Type 2 Diabetes

Two cultures, same risk for cognitive impairment

Diabetes is a known risk factor for cognitive decline and dementia, age-related conditions that affect memory and thinking skills. However, little is known about how the diabetes-cognitive decline link compares across cultures.

Jun 22, 2015
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Pharmacists play key role in improving patient health

Over the past nine years, Scot H. Simpson, professor in the faculty of Pharmacy and Pharmaceutical Sciences at the University of Alberta, has been studying the role of pharmacists on primary care teams and their impact on ...

Jun 15, 2015
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GLP-1 alters how the brain responds to food

Gut hormone-based medications used to treat diabetes, such as GLP-1 receptor agonists, have also been shown to reduce body weight. Researchers have been working to understand how. This study, presented today at the American ...

Jun 09, 2015
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Lean despite many calories

Metabolism experts are increasingly convinced that obesity and many of the pathogenic changes it entails, such as Metabolic Syndrome and type 2 diabetes, are a result of chronic inflammatory processes in fatty (adipose) tissue. ...

Jun 08, 2015
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Diabetes mellitus type 2 – formerly non-insulin-dependent diabetes mellitus (NIDDM) or adult-onset diabetes – is a metabolic disorder that is characterized by high blood glucose in the context of insulin resistance and relative insulin deficiency. The classic symptoms are excess thirst, frequently having to urinate, and constant hunger. Type 2 diabetes makes up about 90% of cases of diabetes with the other 10% due primarily to diabetes mellitus type 1 and gestational diabetes. Obesity is the primary cause of type 2 diabetes in people who are genetically predisposed to the disease.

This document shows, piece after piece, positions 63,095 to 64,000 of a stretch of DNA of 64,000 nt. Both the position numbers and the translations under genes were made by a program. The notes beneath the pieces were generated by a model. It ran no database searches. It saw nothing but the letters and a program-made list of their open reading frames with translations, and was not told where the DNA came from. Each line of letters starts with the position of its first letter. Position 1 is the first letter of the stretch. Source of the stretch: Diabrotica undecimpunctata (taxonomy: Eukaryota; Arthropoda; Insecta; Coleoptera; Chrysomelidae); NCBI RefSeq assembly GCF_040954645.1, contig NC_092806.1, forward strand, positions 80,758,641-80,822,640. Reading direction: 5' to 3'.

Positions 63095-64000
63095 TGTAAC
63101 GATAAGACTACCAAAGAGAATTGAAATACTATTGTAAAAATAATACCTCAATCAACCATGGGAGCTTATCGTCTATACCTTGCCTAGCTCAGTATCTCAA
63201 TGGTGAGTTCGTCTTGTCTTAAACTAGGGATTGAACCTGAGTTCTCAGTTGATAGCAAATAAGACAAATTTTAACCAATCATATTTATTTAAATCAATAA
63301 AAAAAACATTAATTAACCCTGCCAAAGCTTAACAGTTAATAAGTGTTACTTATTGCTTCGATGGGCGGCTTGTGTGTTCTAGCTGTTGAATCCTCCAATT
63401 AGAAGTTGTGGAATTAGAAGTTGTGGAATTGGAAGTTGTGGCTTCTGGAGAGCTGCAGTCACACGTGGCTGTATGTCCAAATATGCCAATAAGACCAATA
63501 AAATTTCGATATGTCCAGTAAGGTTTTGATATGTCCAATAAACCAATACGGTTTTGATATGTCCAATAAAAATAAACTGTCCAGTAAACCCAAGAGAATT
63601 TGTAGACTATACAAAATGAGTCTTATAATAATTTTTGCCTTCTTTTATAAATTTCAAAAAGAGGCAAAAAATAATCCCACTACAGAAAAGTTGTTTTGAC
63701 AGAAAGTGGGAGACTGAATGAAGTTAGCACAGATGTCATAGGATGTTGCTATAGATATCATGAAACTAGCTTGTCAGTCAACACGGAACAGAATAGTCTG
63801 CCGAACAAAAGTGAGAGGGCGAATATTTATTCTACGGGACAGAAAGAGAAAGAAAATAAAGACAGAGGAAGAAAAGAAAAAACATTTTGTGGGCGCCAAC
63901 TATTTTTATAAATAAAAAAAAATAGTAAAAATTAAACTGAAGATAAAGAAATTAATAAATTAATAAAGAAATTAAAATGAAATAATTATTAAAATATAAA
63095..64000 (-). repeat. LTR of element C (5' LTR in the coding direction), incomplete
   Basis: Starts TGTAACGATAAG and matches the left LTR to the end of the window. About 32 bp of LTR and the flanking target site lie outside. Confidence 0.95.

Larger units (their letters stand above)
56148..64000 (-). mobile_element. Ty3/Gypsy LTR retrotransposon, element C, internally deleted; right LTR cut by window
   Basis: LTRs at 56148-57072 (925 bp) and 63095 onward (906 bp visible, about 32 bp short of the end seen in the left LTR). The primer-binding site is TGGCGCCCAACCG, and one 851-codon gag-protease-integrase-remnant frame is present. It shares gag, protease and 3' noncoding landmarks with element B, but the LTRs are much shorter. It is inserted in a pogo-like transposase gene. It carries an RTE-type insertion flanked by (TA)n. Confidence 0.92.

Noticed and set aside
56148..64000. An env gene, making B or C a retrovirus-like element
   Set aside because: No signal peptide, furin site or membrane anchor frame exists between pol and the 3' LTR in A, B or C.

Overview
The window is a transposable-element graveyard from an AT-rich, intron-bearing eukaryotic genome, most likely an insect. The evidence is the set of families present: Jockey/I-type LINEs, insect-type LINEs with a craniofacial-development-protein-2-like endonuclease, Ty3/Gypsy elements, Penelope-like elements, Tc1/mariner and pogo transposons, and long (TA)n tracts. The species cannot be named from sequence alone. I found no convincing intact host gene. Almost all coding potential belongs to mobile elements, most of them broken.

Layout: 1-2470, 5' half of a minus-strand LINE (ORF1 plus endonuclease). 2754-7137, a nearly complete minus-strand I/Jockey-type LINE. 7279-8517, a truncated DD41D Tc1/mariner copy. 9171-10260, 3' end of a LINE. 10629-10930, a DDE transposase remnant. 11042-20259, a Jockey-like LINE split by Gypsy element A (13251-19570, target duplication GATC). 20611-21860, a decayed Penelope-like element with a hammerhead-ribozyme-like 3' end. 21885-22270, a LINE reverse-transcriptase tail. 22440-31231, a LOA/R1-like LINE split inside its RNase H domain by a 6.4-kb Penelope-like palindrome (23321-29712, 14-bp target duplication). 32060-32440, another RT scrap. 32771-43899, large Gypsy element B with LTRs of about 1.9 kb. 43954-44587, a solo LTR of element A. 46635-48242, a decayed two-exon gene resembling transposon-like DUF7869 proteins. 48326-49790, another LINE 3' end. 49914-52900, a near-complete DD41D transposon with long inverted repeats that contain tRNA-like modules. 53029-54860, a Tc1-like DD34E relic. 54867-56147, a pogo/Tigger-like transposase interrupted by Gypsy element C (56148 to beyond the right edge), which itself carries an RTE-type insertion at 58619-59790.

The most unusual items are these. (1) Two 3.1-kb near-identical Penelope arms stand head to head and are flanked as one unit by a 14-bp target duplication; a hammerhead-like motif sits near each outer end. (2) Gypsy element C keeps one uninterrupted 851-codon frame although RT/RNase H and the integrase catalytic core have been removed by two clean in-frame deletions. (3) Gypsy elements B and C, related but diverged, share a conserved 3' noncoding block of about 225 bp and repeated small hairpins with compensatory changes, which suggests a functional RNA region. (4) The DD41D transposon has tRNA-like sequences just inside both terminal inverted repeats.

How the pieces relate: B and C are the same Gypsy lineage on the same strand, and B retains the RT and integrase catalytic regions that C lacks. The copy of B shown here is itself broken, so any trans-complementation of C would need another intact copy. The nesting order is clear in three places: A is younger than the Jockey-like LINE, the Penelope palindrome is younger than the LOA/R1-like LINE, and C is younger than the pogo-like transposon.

Type 2 diabetes is initially managed by increasing exercise and dietary modification. If blood sugars are not lowered by these measures, medications such as metformin or insulin may be needed. In those on insulin there is typically the requirement to routinely check blood sugar levels.

Rates of diabetes have increased markedly over the last 50 years in parallel with obesity. As of 2010 there are approximately 285 million people with the disease compared to around 30 million in 1985. Long-term complications from high blood sugar can include heart attacks, strokes, diabetic retinopathy where eye sight is affected, kidney failure which may require dialysis, and poor circulation of limbs leading to amputations. The acute complication ketoacidosis is uncommon unlike in type 1 diabetes, nonketonic hyperglycemia however may occur.

This text uses material from Wikipedia licensed under CC BY-SA

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